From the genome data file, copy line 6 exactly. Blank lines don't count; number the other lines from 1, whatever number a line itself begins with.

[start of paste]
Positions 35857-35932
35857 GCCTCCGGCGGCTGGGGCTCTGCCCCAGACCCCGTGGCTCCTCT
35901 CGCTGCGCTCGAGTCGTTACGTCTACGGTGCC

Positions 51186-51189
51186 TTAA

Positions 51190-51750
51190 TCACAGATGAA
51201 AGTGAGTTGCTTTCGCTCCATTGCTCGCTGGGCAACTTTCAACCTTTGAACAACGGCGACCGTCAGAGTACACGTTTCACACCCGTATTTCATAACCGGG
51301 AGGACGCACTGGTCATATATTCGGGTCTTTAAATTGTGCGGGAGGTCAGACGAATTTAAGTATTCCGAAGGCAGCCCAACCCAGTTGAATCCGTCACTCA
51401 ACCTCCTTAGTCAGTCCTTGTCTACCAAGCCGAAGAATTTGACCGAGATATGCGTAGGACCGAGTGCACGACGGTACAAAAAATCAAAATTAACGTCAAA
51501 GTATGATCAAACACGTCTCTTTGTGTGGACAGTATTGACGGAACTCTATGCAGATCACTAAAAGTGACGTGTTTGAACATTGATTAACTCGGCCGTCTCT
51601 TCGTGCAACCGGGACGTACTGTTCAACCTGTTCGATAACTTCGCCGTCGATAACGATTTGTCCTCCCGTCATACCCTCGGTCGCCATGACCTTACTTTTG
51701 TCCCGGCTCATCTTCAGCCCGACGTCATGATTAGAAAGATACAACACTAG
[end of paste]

Positions 51190-51750